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Reid’s New Majority Doesn’t Eliminate Obstacle Course

Sen. Harry Reid (D-Nev.) gained an expanded Senate majority Tuesday night, and the country may have given Democrats a mandate for their agenda, but it remains unclear how the strengthened Majority Leader will turn this momentum into legislative gold in the next few months.

Reid also has a tough decision on whether to take actions that could reduce the five seats that he has already gained by one. Reid is expected to meet with Sen. Joe Lieberman (ID-Conn.) in Washington, D.C., today, presumably to talk about whether Lieberman should remain chairman of the Homeland Security and Governmental Affairs Committee after he aggressively criticized President-elect Obama and endorsed GOP nominee Sen. John McCain (Ariz.).

With or without Lieberman, Reid will have a majority of at least 55 and possibly more if any of three Senate races that are close but undecided turn in Democrats’ favor. At press time, Sen. Saxby Chambliss (R-Ga.) appeared to be headed into a Dec. 2 runoff, giving the Democrats a chance for another potential pickup.

Even with that decisive majority, Reid appeared to be laying the groundwork to govern from the middle. Reid said repeatedly Tuesday night that the election did not provide a mandate for Democrats, but for bipartisanship. His first test will come Nov. 17 during the lame-duck session, when Democrats in both chambers attempt to move a massive appropriations bill designed to stimulate the economy, but it’s already looking like a heavy lift.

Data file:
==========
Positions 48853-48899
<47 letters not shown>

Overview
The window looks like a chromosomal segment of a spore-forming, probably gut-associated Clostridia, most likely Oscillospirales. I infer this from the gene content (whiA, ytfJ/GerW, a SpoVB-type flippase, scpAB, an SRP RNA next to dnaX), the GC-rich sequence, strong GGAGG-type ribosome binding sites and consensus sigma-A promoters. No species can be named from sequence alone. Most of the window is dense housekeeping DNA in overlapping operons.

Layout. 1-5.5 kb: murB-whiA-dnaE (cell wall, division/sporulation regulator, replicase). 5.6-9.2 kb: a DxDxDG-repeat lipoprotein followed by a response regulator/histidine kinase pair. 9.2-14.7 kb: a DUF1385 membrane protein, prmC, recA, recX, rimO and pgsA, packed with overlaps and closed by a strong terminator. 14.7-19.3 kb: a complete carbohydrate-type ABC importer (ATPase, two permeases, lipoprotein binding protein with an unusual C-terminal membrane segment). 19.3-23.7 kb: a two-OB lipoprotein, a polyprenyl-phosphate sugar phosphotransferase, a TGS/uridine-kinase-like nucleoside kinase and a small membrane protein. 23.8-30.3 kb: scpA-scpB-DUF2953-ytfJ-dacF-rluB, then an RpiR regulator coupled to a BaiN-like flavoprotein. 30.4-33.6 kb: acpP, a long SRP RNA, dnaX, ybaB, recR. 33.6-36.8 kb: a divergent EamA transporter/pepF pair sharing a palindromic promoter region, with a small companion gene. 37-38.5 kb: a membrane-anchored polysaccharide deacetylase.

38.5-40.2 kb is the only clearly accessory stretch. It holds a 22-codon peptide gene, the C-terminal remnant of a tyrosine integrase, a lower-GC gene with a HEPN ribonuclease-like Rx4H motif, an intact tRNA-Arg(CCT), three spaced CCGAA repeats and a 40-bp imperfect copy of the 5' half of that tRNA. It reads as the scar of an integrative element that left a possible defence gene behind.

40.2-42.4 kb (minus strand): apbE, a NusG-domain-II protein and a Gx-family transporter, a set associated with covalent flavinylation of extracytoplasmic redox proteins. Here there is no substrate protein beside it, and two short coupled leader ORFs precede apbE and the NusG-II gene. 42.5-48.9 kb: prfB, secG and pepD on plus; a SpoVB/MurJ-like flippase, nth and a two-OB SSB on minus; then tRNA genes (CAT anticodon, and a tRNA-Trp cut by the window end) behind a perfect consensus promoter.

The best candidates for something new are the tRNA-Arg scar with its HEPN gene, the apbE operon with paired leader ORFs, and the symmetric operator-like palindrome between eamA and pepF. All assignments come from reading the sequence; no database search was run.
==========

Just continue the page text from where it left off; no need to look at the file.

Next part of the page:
Senate Minority Leader Mitch McConnell’s (R-Ky.) re-election Tuesday makes it likely that the makeup of the Senate leadership in both parties will stay the same — raising the question of whether two years of legislative gridlock can be overcome when the parties doing the negotiating haven’t changed.

Democrats warned that though they hope Republicans will see the election as cause to re-evaluate their objections to another stimulus package, among other things, it appears the GOP is retrenching by calling for a return to the party’s fiscally conservative roots.

“We’re still waiting for a clear signal from the Senate Republicans … and the White House about whether they’re willing to sit down and negotiate,” Reid spokesman Jim Manley said. “If not, the American people will once again lose under the Republicans’ failed economic policies.”

Other Senate Democrats, however, said Reid has an opportunity in the lame duck to leverage his gains into passage of a stimulus package, despite the fact that his new Members will not be seated until January. One senior Senate Democratic aide suggested that Republicans may make the calculation, with or without Reid’s prodding, that passing a stimulus this year would save them from passing an even larger spending package next year when the economy could be in worse shape.

Even in the unlikely case that Senate Republicans go along with a stimulus bill during the lame duck, Reid still has to deal with a stubborn Republican White House that has been reluctant to sign onto any new economic stimulus package.

“I certainly hope that the president will be on board with us,” Sen. Bob Menendez (D-N.J.) said of President Bush. “He can’t be completely tone deaf to where the American people are in this election on the economy.”

Sen. Debbie Stabenow (D-Mich.) agreed and indicated that Senate Democrats were prepared to scale down their proposal to get at least some of what they want. “We don’t expect to get everything we think is important for a stimulus,” she said.